Our opportunity to work for Nelson Mandela is the most important thing many of us have ever done. He was a transforming leader but also a unique person of such judgment, strong will, and unwavering commitment to justice—not just in South Africa but instinctively. I spent a good two decades writing and working to defeat an apartheid South Africa – the greatest injustice of our time. So, when I was asked to work for Mandela and the ANC, I threw myself into it body and soul – despite the fact that I was serving as President Bill Clinton’s pollster at the time. They became such comrades in arms too.
I wrote about President Mandela in Dispatches from the War Room – and everyone touched by Madiba has their own special insights.
He was pragmatic, respectful of his opponents, always learning with an earnestness and innocence. You’d find him at home in bed with the massive debate briefing books propped up on his legs, studying. And he would listen – until he decided what was right, and then he would be unwavering and brutal with his opponents. Frank Greer and I tried to get him to be hopeful in the debate with De Klerk and not attack all the time. He totally ignored us and attacked brutally because he thought the security forces were responsible for the ongoing black-on-black violence.
At the close of the debate, he reached out his hand to De Klerk and asked to work together, leading the media conclude this was the handiwork of his American advisors. Back stage, he told us mischievously, “I realized that you were going to be angry with me for being so mean to Mr. de Klerk, so I decided to reach out for his hand.”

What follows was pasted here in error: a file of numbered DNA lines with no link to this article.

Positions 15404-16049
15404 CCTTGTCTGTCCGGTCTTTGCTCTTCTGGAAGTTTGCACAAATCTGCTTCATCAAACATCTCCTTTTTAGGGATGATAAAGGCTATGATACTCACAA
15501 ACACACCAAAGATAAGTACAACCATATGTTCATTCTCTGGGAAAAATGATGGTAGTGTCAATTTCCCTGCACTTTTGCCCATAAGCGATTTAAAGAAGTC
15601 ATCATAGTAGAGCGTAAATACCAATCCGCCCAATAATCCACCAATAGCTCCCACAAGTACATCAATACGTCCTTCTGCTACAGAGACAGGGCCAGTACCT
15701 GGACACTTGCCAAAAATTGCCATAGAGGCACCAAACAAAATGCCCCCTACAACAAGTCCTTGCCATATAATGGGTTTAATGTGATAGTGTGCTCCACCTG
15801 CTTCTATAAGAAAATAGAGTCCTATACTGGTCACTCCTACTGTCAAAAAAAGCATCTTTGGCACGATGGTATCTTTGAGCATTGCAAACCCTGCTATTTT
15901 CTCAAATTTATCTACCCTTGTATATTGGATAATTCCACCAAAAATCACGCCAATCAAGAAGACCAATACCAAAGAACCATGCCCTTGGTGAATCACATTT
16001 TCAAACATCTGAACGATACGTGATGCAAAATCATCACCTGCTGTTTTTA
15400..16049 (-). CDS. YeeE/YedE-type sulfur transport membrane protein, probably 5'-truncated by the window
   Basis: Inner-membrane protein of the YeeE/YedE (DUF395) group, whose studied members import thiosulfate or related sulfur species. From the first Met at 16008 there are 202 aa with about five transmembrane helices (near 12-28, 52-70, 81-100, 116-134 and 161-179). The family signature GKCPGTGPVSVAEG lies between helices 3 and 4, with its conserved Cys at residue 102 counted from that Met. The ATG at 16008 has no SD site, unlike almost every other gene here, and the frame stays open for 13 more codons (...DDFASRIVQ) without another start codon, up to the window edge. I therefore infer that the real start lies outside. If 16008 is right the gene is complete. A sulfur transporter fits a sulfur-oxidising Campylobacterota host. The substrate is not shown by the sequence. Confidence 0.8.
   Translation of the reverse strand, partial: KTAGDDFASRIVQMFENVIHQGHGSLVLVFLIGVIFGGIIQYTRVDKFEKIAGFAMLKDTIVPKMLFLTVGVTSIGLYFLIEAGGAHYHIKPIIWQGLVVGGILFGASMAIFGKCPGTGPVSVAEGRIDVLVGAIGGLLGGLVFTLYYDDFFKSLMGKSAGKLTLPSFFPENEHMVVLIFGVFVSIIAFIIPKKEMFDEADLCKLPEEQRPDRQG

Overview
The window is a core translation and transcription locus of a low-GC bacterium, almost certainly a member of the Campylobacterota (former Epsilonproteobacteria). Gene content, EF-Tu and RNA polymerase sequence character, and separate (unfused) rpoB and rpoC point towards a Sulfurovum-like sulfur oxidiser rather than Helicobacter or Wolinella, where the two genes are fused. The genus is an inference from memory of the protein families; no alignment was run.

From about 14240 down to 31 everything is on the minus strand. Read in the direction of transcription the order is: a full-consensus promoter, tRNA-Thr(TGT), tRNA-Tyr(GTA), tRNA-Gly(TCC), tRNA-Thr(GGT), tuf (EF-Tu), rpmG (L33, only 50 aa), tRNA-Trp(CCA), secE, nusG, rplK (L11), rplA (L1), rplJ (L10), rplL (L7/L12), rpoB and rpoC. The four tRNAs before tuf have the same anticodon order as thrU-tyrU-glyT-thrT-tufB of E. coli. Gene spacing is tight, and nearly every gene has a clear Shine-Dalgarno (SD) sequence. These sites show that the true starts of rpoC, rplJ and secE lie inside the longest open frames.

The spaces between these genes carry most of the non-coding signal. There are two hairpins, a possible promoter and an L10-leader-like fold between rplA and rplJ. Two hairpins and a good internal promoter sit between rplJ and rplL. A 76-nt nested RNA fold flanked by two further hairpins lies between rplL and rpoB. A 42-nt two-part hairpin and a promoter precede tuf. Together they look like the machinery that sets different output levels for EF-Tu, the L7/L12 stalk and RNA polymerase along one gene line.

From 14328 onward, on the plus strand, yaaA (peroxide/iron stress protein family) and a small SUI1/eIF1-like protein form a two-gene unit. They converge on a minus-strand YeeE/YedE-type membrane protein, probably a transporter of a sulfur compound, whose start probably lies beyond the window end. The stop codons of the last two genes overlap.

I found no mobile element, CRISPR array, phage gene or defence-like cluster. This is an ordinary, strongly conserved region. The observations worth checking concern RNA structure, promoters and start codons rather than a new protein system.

At key points when all could have unraveled, he would go around the room, giving everyone a chance to speak, serving everyone tea. He was so courteous and solicitous and humble. But he made judgments at a different level. When the violence in KwaZulu-Natal blocked the ANC and access to the polling places in vast areas of the country, we were scheduled to lodge a protest — and then Madiba said, “tell the comrades to cancel the press conference. We will not do anything to make the election illegitimate.” It was so obvious afterwards.
He never wavered on the principles of a multi-racial South Africa and one-man-one- vote. When I would show him the polls where the ANC was getting well over 60 percent, all he wanted to know was how low the vote of the Pan African Congress was– the black nationalist and black consciousness movement that he struggled to defeat throughout his life. He wanted to smash them: 2 percent was his goal. He was relentless for his unwavering purpose.
After the state dinner with President Clinton in 1994, he saw me and then reached back and grabbed the president by the collar. “Bill, Bill. This man elected me president of South Africa.” And with the disastrous 1994 US elections looming, the president put his big arm around my rather small shoulders and said, “Apparently he did a better job for you than he’s doing for me.”
Being asked to help draft his victory speech in 1994 was humbling at the time. He took ownership of the campaign’s theme, “a better life for all,” and used it on victory night to lecture all those leaders who would soon join a unity government that they were obligated to make life better for all. He reminded them that this was not just about achieving power – and that he would personally hold each of them accountable. What a force.
We honor a man whose humanity in pursuit of justice sets him off from all other leaders.
May he rest in peace.
Stan Greenberg has served as polling advisor to presidents and prime ministers, CEOs, and dozens of tough campaigns in the US and around the world, including President Bill Clinton and Vice President Al Gore, British Prime Minister Tony Blair, President Nelson Mandela, as well as the national leaders in Israel, Europe and Latin America. Greenberg’s corporate clients include Boeing, Microsoft and other global companies.